Eight Areas to Rethink in U.S. Higher Education

I just finished reading The Innovative University: Changing the DNA of Higher Education from the Inside Out, written by Clayton Christensen and Henry Eyring (2011).  Christensen is the noted expert on innovation from Harvard Business School.

The basic premise of the book is that higher institutions education in the U.S. have attempted to emulate the model of Harvard, with several distinctive and very expensive features.  Colleges and universities have developed cost models that are unsustainable and most need to re-evaluate their practice and consider adoption of new models in order to be sustainable.   Continue reading

Four Principles in Educating For Diversity-Related Change

How do public sector employees successfully seek LGBT-friendly changes in their workplaces?  I conducted a case study of a 20-year effort to attain domestic partner benefits in one large state university system.  The public sector has always lagged behind large private sector employers in offering employee benefits and other policies that are equitable for LGBT people. Part of that study looked at how employees educated the public, state officials, other employees, administrators, and board members to support the changes.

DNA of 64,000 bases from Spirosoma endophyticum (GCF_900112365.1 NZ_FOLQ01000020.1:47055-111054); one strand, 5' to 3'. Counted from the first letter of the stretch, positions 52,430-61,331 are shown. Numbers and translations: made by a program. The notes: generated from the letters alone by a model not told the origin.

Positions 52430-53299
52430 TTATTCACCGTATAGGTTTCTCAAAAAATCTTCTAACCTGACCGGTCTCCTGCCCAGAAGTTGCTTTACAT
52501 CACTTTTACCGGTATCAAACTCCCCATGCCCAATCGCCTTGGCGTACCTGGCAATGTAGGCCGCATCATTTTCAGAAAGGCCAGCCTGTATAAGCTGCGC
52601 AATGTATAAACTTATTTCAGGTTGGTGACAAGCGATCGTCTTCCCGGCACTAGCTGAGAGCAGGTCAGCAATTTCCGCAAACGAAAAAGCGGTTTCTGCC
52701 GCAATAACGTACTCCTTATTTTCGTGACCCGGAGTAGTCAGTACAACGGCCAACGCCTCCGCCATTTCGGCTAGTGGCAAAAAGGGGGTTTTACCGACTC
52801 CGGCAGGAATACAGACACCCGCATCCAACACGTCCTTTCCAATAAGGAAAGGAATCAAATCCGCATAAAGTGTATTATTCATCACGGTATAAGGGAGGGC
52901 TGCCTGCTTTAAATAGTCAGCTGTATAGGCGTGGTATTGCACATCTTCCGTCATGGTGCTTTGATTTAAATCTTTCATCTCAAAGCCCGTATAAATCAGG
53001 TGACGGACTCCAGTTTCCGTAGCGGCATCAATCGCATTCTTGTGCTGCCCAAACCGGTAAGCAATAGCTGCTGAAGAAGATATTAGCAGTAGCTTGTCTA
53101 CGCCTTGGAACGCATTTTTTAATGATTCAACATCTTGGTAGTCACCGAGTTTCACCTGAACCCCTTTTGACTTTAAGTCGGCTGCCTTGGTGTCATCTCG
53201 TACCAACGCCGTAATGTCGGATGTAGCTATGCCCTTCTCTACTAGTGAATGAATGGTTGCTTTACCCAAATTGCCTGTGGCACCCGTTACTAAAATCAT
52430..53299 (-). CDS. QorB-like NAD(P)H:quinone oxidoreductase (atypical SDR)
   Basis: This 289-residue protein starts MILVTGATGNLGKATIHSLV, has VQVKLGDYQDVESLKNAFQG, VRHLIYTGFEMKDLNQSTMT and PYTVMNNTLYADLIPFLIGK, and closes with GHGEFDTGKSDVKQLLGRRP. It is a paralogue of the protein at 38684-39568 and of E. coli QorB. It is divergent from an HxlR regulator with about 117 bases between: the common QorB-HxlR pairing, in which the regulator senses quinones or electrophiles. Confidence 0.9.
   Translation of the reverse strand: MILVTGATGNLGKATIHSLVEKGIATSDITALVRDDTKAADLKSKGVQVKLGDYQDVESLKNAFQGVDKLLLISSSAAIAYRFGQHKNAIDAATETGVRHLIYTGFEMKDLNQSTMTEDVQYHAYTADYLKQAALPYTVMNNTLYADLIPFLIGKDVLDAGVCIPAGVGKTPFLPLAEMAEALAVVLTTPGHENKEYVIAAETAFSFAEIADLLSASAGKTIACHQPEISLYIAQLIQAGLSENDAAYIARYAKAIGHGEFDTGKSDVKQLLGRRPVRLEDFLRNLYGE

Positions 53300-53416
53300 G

The four most relevant findings for others seeking such changes in public sector organizations are: Continue reading

Coworking…Telecommuting 2.0?

As telecommuting has become a fixture in many workplaces, some have started to look for alternatives.  There’s a yearning for somewhat regular face-to-face interaction and a need for spaces that foster creativity and idea sharing. Traditionally, such sharing has been spawned through chance encounters at the “water cooler,” talking in the hall, or talking in the breakroom.  Continue reading

Mindfullness as Leadership Development Approach: Four Key Principles

Polly LaBarre writes in the Harvard Business Review Blog about a leadership development program that brings about organization change by transforming “the hearts and minds of people” rather than “changing systems and processes.”

This program, from biotech firm Genentech, utilizes four principles Continue reading